Military Operation: Trump’s Slip of the Tongue Should Worry Us

When the United States is involved in armed hostilities, the power of the president increases. From Abraham Lincoln suspending the writ of habeas corpus to Franklin D. Roosevelt signing executive order 9066 to Harry S. Truman trying to control the U.S. steel industry, the clouds of war have granted presidents amplified powers and strengths. Operating as commander-in-chief, the president has considerable discretion in how to guarantee a successful resolution to the conflict and protect the nation. It also doesn’t hurt that a “rally-round-the-flag effect” boosts the popularity of presidents at the outset of armed conflict, giving them even great powers at the bully pulpit.

Basically, it’s not a trivial matter when an incumbent president talks about things in terms of warfare or “military operations.” When a situation is militarized, it is likely to fall under the direct control of the president in his role as commander-in-chief. This is why Donald Trump’s characterization of increased border security and immigration deportation as a “military operation” should not be brushed off as a mere slip of the tongue. It’s a big deal.

Trump’s recent use of the term “military operation,” brushed off by the White House as merely an adjective referring to disciplined professionalism, comes on the heels of rumors that the president was considering the use of the National Guard to conduct deportations. Although White House Press Secretary Sean Spicer has insisted that the rumors of National Guard mobilization were “100 percent false,” it is worrisome that militarization of the border and immigration security has gone viral twice in less than one month.

Coupled with the controversial proposal of a border wall, militarizing customs and immigration enforcement will further enrage liberals and erode diplomatic relations with Mexico (and most of Latin America). But conservatives may take a strong stance in defense of Trump’s ambitions, conscious or subconscious, to militarize the border.  The ongoing Drug War in Mexico has caused spillover violence in the United States. Conservatives have highlighted violence by drug cartels, human traffickers, and illegal immigrants as a rationale for increasing strict immigration enforcement and border security.

Statistics of border violence make it hard for liberals to argue that a strong federal presence along the U.S.-Mexico border is not needed. Indeed, there have long been concerns of drug violence flooding northward as Mexico’s government struggles. In recent years, analysts have suggested that Mexico might actually become a failed state, descending into relative lawlessness. The violence of the Drug War is undisputed, but liberals and conservatives in the U.S. prefer vastly different approaches to solving it.

Liberals want to decriminalize drug possession and treat drug addiction as a disease rather than a crime, preferring a medical approach rather than a military one. They argue that America’s demand for drugs creates the supply of such drugs from Latin America. Making the drugs illegal allegedly generates the violence. If you let drugs come out of the shadows, liberals insist, you will get rid of most of the violence.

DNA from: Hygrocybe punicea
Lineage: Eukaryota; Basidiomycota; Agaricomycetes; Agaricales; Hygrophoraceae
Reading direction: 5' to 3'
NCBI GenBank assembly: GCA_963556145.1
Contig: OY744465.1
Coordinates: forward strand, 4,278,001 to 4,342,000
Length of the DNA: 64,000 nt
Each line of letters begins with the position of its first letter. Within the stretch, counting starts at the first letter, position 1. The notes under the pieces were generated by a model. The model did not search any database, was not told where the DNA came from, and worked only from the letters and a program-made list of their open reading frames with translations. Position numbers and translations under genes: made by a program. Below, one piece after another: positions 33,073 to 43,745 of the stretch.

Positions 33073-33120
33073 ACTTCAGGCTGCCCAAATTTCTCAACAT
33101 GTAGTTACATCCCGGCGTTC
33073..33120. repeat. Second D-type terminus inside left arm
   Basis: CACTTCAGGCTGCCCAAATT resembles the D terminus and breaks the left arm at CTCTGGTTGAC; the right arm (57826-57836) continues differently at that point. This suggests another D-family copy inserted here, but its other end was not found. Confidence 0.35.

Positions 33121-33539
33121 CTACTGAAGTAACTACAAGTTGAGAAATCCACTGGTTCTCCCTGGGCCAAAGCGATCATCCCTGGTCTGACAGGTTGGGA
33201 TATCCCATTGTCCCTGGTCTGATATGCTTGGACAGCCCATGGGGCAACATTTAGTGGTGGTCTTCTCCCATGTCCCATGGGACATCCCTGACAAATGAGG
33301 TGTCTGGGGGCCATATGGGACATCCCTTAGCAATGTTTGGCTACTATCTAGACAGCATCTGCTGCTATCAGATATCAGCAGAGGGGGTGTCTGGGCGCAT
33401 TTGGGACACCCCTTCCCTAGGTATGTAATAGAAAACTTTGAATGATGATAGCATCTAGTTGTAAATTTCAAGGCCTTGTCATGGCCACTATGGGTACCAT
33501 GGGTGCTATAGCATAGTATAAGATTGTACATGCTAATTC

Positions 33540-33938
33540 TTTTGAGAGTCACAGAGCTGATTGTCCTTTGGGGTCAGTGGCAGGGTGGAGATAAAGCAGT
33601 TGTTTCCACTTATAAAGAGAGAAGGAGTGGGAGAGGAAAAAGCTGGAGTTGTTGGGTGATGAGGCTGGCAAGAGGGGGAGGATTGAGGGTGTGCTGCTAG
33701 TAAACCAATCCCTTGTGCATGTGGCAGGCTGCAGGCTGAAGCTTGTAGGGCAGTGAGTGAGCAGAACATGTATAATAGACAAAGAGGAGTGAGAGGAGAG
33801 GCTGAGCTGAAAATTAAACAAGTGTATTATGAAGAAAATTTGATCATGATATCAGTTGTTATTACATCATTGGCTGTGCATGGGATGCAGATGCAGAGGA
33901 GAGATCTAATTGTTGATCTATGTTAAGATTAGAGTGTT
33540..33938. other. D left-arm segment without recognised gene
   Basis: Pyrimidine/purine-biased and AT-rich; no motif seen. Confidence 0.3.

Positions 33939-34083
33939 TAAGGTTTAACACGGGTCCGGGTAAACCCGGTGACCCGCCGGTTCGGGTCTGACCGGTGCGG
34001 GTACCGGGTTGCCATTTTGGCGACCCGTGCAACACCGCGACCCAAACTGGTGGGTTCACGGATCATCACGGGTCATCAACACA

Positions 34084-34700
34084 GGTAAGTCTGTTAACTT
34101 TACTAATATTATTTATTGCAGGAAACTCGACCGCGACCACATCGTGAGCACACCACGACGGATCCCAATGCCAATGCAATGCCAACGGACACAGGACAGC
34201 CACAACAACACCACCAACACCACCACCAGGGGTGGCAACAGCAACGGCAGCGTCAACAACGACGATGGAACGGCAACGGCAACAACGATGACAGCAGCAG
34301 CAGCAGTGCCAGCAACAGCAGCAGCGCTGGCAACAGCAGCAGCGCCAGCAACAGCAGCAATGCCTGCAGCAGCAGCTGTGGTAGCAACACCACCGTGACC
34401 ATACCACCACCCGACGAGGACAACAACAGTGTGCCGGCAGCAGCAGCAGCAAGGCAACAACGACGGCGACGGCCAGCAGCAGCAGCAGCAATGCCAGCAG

Conservatives want to stop drugs at the source, effectively halting the supply from reaching the demand. They argue that legalizing drugs will only increase Americans’ use of them, generating more economic and social woes. By engaging in strict enforcement of drug laws, conservatives believe, they are preventing the violence caused by social decay. 

Regardless of your take on the issue, the debate over whether or not immigration and customs enforcement should be militarized is clear-cut: Militarization is the wrong option. Allowing the military to help with a duty that has originated with a civilian agency creates two problems. First, militarization increases presidential power unilaterally. Is the violence spawned by the Drug War and illegal immigrants such that it justifies the president using his power as commander-in-chief?  No. Donald Trump has already indicated that he is ready to slide down the slippery slope to authoritarianism by threatening to “send in the Feds!” to quell street violence in Chicago. 

The president did not elaborate on what he meant by “Feds,” which is alarming given his vague use of “military operation” regarding border and immigration enforcement. Trump’s imprecise language is troubling given that he has been criticized by former Secretary of Defense Robert Gates, who served under both a Republican and Democratic president, as woefully uninformed and immature. It does make you wonder if Trump truly views the world like a 1980s action movie a la Red Dawn.

Allowing Trump to “defend” America by behaving like a made-for-cable-TV president and constantly helicoptering in soldiers to hot spots, especially for things like gang violence or illegal immigration, is a gross misuse of his commander-in-chief powers and is an enormous step down the path to fascism. 

A second problem generated by Trump militarizing the duties of civilian agencies is that it permanently weakens those agencies. Quickly, federal civilian employees will come to be seen as replaceable by soldiers. Instead of working side by side with military personnel, federal agents and employees will come to be supplanted by them. Over the course of four (or eight) years, federal agencies will see their roles erode to militarization.

And as the military takes over more and more tasks formerly performed by civilian agencies, the president’s power as commander-in-chief, more absolute than his power as chief executive, will be enhanced even further. When the military is doing 75 percent of federal law enforcement and constantly patrolling both borders, will we still call Donald Trump “president”…or something else?

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